Et Cetera …
Too much intervention
Farmfest is a huge event every year in Minnesota, in terms of turnout, public policy discussions and the future of agriculture. It also helps reminds everyone of the importance of agriculture to the state.
That said, it is troubling to hear so much focus on what the government can and will do for farmers, namely in farm bill. Certainly, farming is a risky occupation. Mitigating risk is a proper function of insurance and/or commodity markets. The depth of ongoing federal intervention baffles us, and should alarm taxpayers and farmers alike.
They should stand on own
When it comes to government involvement, one area of success touted by some speakers at Farmfest is the renewable fuels industry. We have to scoff.
When the government mandates that your product must be included in the market (as in the case of ethanol), that’s hardly a measure of success.
Biofuels may have some merit, if they can stand on their own and compete with other energy products. Yes, there are various government subsidies and mandates throughout our society, in various industries. That doesn’t make any of them right.
Farms should be proud
Where we do believe farms are being treated unfairly is in the public spotlight. Too many “public interest” groups want to attack what farmers do, such as in the production of meat and other animal products.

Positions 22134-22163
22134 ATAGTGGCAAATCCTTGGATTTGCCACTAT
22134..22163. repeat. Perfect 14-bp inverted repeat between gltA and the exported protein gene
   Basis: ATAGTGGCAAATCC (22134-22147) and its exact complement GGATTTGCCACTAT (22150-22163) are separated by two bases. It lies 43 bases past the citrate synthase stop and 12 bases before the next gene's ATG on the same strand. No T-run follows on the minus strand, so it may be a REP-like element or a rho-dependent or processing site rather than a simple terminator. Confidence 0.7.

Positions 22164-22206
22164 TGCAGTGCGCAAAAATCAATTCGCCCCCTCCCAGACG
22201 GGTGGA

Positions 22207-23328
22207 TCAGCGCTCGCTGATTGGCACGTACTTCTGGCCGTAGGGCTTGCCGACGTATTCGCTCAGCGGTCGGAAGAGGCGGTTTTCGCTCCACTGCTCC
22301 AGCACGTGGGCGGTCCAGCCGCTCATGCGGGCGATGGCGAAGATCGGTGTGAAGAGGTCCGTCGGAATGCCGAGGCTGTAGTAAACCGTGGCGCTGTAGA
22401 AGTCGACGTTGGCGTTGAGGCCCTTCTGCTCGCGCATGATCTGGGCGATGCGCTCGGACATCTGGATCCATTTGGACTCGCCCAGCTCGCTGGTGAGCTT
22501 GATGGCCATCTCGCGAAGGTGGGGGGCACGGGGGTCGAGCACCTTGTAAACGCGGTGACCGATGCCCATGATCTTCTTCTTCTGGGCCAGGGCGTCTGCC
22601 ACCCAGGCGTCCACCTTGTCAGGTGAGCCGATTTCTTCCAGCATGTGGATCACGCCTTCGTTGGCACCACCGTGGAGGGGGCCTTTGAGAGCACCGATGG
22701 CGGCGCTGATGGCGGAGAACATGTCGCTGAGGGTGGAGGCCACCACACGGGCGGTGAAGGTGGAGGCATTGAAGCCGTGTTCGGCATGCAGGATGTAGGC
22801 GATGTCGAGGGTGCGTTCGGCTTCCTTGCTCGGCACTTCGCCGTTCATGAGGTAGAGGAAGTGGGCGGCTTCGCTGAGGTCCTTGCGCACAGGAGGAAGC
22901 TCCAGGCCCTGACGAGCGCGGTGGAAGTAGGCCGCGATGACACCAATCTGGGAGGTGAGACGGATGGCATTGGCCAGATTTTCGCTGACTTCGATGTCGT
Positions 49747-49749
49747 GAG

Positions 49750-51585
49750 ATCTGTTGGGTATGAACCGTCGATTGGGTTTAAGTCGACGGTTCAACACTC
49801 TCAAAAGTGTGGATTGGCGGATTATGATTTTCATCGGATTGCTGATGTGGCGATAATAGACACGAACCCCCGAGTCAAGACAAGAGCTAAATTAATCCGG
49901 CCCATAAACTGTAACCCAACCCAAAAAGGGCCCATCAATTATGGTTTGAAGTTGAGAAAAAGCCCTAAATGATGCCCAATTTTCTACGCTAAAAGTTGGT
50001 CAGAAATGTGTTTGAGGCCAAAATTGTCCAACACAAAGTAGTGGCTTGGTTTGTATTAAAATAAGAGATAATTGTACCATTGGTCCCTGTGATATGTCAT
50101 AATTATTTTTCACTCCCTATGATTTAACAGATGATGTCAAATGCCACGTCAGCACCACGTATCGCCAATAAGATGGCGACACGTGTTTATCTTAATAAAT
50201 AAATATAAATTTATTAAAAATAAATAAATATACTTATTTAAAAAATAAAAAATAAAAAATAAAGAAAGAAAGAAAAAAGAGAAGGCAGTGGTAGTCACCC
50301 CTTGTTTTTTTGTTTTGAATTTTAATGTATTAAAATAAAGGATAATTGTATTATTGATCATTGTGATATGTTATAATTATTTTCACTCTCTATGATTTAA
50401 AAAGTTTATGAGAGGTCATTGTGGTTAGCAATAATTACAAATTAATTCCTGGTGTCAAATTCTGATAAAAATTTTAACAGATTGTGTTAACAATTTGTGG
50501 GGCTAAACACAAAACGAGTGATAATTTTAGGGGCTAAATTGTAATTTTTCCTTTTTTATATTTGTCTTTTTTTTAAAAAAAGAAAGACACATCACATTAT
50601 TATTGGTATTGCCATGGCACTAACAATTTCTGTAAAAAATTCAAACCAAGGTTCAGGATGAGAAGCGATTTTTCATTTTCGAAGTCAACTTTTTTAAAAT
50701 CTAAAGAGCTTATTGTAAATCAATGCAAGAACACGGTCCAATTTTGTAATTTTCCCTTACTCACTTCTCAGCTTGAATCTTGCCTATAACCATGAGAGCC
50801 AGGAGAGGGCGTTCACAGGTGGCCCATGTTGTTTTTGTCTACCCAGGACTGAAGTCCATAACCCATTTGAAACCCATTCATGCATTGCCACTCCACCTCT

We agree with a media panel at Farmfest that emphasized farmers getting out there and telling their stories. About how well they actually treat animals, about how they offer products that whole world needs and enjoys. Farmers should recognize that in the era in which we live, public pressure matters and those other groups are quite willing to shape it. They must too.
Looking to cut costs
Yes, this editorial page rails against big government. That’s because government in our society is out of control, and the people are growing too dependent on it.
At the local level, many things governments must do are mandated from above, even as local governments actually deliver some important services.
Still, it is good to hear local officials talk about trimming budgets, for the benefit of taxpayers. Martin County Commission chairman Elliot Belgard this week did just that, encouraging colleagues to think in terms of fewer costs. Kudos, Mr. Chairman.